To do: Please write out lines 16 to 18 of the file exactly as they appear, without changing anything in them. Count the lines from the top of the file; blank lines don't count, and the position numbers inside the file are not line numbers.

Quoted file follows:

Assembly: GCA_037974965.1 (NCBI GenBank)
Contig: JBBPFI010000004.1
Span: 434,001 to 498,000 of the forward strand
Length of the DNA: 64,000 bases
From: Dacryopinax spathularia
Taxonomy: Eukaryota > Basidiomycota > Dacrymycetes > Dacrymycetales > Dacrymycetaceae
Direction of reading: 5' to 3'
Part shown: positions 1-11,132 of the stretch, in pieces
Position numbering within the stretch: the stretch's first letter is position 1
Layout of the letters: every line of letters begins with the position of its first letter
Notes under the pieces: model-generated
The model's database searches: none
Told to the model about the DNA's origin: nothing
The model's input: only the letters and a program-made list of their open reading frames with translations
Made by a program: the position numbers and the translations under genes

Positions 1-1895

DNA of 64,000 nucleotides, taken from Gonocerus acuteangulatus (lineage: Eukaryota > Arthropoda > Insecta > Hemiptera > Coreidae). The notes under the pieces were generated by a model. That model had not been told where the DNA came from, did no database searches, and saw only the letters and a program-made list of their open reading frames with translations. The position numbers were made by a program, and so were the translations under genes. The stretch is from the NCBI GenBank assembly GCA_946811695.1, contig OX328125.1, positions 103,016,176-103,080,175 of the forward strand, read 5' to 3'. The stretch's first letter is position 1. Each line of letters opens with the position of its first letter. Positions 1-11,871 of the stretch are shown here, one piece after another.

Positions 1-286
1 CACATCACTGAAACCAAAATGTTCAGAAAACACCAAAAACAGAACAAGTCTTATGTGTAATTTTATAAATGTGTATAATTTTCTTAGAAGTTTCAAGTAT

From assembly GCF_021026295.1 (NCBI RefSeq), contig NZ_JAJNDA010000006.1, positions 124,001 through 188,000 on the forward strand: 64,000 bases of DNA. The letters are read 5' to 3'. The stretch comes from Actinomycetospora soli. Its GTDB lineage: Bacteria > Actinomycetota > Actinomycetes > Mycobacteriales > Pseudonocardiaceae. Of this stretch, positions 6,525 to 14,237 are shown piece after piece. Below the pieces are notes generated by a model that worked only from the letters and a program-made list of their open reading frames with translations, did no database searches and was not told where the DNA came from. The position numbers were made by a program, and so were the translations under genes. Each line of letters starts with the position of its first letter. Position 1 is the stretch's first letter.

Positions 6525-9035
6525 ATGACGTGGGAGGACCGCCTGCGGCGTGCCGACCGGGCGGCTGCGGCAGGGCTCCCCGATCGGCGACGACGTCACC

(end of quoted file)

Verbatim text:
Positions 1-1895

DNA of 64,000 nucleotides, taken from Gonocerus acuteangulatus (lineage: Eukaryota > Arthropoda > Insecta > Hemiptera > Coreidae). The notes under the pieces were generated by a model. That model had not been told where the DNA came from, did no database searches, and saw only the letters and a program-made list of their open reading frames with translations. The position numbers were made by a program, and so were the translations under genes. The stretch is from the NCBI GenBank assembly GCA_946811695.1, contig OX328125.1, positions 103,016,176-103,080,175 of the forward strand, read 5' to 3'. The stretch's first letter is position 1. Each line of letters opens with the position of its first letter. Positions 1-11,871 of the stretch are shown here, one piece after another.

Positions 1-286